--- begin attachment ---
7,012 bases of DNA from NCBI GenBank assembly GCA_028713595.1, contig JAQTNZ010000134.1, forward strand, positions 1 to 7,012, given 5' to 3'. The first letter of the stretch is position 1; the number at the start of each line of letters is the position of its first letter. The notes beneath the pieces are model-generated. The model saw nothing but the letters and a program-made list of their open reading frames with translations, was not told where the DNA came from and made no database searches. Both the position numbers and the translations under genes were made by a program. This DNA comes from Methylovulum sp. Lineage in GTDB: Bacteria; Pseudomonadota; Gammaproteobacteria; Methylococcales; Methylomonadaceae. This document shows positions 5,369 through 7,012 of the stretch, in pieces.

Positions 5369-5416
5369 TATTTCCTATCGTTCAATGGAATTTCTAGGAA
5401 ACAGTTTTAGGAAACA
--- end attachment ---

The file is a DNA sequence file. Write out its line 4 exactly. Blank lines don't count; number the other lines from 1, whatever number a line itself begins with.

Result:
5401 ACAGTTTTAGGAAACA